The Centre for Transnational History was launched in early 2009 and became the Institute for Transnational & Spatial History in September 2014. It combines the expertise of a number of colleagues working on European, Asian, North American or transatlantic history from the seventeenth century to the present. Individual and collaborative projects combine comparative, transnational and global perspectives.

What is transnational history?
Is modern Europe simply the sum of its national histories and historiographies? Can modern European history be thought of and written beyond the framework and boundaries of national histories? To what extent did European societies perceive and influence each other since the late-eighteenth century? How far did – and does – Europe stretch at certain periods? What about the patterns and dynamics of interconnection amongst European societies? To what extent did colonies and other non-European regions influence European societies and culture and were, in turn, influenced by them? These are questions tackled by transnational history.

We see transnational history as an open approach, a perspective and a way of seeing rather than a strict method. Transnational history allows us to bring together the synergies of different approaches including comparative history, global history, the history of transfers and circulation of ideas, in order to study the flow and movement of objects and people across time and space, often crossing borders between nations, states and cultures. As such it allows us to bring together a number of different fields of expertise and approaches and open up the otherwise often fixed entities or containers of history may this be a the idea of a spatially confined culture or nation.

What is spatial history?
History is a matter of time – and space. A certain preoccupation with time (at the expense of space) once characterized broad sections of modern European historiography, but scholars have now become increasingly interested in the spatial dimensions of history. These include physical-geographical spaces (cities, mountains, rivers), spaces that are constituted by social relations and human interaction (that is, space understood not as a stage unaffected by the social interaction unfolding on it, but very much constituted by it), and spaces that are imagined and discursively constructed (mental maps). 

Research, Projects & Interests
In the School of History at St Andrews a large group of historians share a strong interest in comparative and transnational history as well as finding new ways of locating European history within a wider context. Our research and teaching activities cover the time period from c.1750 to the late-twentieth century and geographical areas as diverse as Germany, France, Switzerland, Great Britain, Italy, Poland, Russia, South-Eastern Europe, Iran, Northern Africa and North America.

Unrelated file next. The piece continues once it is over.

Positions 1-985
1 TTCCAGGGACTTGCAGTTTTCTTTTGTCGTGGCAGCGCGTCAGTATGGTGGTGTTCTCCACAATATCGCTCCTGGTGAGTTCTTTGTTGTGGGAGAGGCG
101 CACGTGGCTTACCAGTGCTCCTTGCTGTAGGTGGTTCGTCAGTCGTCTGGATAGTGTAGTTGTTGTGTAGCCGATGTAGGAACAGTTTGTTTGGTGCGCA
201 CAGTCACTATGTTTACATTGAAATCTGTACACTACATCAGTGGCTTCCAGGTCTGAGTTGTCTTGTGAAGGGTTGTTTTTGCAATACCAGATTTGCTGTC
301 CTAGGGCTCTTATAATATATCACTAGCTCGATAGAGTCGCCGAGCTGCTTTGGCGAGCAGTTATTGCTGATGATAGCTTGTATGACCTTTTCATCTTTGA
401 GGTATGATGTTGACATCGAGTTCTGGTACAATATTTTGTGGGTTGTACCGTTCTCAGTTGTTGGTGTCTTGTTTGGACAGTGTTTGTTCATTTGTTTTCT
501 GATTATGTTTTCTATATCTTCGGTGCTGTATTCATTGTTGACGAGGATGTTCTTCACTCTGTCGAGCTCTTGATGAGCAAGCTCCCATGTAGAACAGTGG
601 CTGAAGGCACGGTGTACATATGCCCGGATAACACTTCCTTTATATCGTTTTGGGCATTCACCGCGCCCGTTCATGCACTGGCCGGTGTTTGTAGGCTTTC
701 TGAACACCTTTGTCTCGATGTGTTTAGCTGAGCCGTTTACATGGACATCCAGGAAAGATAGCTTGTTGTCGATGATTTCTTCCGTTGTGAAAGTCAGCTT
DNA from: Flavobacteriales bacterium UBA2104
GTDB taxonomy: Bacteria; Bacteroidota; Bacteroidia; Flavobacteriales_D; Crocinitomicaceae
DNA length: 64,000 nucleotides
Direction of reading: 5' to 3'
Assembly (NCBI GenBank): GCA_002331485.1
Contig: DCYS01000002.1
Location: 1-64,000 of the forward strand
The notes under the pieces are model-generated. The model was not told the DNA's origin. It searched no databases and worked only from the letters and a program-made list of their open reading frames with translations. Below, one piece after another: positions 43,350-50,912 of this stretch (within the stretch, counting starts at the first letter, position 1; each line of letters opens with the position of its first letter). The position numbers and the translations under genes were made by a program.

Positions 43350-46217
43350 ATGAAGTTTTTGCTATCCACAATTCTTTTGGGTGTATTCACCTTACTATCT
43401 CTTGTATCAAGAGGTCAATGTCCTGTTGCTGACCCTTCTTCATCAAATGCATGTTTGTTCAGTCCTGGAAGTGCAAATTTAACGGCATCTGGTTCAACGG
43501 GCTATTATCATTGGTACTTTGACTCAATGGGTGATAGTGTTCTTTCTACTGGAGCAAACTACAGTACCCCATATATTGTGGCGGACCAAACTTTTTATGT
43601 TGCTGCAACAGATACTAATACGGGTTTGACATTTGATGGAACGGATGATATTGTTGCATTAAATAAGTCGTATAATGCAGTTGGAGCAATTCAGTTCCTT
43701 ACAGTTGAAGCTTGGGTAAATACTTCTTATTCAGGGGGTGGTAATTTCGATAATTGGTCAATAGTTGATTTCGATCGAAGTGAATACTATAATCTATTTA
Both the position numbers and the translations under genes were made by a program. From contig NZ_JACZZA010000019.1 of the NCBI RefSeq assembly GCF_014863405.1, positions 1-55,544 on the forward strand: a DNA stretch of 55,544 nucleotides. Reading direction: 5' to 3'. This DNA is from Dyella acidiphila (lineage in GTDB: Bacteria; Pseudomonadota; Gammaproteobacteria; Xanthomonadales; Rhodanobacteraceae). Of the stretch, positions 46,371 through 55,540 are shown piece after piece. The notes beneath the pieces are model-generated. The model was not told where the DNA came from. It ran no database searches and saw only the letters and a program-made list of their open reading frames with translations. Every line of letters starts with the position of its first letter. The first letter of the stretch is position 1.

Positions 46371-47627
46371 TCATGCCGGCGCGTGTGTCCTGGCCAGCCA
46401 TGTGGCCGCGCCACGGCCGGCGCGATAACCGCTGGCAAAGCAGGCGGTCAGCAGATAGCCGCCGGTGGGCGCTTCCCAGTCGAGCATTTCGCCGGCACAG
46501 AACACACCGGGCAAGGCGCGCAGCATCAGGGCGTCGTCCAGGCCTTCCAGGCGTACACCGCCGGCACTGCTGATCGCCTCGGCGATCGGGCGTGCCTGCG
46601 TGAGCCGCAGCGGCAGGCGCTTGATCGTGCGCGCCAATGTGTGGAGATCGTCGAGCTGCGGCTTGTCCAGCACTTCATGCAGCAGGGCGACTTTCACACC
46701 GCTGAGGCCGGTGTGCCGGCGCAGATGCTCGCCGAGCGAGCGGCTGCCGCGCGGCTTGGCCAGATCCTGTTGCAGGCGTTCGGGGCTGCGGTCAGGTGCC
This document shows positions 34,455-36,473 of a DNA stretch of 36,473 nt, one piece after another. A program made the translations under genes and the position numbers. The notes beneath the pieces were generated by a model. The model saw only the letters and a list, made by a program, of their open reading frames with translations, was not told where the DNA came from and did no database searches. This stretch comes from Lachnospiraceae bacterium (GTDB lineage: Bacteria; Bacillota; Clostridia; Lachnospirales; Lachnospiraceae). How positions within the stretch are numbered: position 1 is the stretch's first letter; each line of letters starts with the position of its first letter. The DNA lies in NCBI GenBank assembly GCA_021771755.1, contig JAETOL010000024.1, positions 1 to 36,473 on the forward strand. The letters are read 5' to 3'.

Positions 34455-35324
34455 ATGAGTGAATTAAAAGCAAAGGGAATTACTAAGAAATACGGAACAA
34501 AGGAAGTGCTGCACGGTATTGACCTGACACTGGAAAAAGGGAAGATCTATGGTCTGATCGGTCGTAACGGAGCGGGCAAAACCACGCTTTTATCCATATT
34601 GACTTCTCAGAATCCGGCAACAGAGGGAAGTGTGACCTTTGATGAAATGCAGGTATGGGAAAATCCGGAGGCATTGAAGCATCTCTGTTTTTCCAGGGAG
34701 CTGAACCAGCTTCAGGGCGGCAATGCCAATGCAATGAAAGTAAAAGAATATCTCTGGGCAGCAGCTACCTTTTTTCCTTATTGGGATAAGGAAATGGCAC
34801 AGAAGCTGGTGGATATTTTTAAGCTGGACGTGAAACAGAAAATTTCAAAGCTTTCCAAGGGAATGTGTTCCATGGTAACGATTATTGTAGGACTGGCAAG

Our current transnational research projects fall within the fields of travel writing and the circulation of knowledge, the history of borders and border regions, intellectual history, spatial history, the history of NGOs, popular culture, relations between Europe and Iran, and the Mediterranean as a European contact zone. Other areas cover imperial history as well as East Asian history in the nineteenth and twentieth centuries.

Teaching Transnational & Global History

A wide range of courses combining comparative and transnational approaches to history are offered at the honours-level (3rd and 4th year undergraduates). In 2014-15 we added the skills and method-focused MO3351 Doing and Practicing Transnational and Global History to our teaching portfolio.

Feeding into the general Modern History MLitt programme the Institute currently offers two one-semester master level modules MO5710 Crossing borders. European history in transnational perspectives and MO5612 Global History, Globalisation and its Histories.  

In 2015 we kicked off our new MA programme in Transnational, Global & Spatial History with a focus on skills such as mapping and visualising networks that allowed postgraduate students to dip into computer sciences or geography in order to acquire skills such as GIS.

Lectures, seminars, conferences and workshops
The Institute organises lectures, research seminars on comparative and transnational history. In order to provide an inspiring research context, we run a series of reading group sessions open to staff and students. We host conferences, workshops and we are co-organising a travelling summer school as part of our GRAINES network. A novelty we introduced in 2016 are the manuscript workshops: Interested ITSH members pre-circulate a draft article/book chapter/book of theirs, which is read by a few other members of the Institute. The readers offer specific comments on the draft, which they discuss with the author during the workshop and which they send to her/him in writing afterwards.

Public Outreach/Impact-related activities

Since 2016 we have embarked on a number of impact related activities:

  • Our podcast series
  • Public workshops (fetured theme for 2016-17: migration)